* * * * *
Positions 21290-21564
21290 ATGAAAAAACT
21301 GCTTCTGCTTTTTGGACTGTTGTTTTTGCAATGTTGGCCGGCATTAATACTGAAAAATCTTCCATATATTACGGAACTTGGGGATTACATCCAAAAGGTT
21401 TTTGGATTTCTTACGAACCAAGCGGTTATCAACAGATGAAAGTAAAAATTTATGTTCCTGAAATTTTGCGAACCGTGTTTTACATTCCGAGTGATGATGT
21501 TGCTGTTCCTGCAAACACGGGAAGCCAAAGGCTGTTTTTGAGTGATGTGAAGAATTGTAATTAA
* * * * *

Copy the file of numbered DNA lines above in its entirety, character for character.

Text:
Positions 21290-21564
21290 ATGAAAAAACT
21301 GCTTCTGCTTTTTGGACTGTTGTTTTTGCAATGTTGGCCGGCATTAATACTGAAAAATCTTCCATATATTACGGAACTTGGGGATTACATCCAAAAGGTT
21401 TTTGGATTTCTTACGAACCAAGCGGTTATCAACAGATGAAAGTAAAAATTTATGTTCCTGAAATTTTGCGAACCGTGTTTTACATTCCGAGTGATGATGT
21501 TGCTGTTCCTGCAAACACGGGAAGCCAAAGGCTGTTTTTGAGTGATGTGAAGAATTGTAATTAA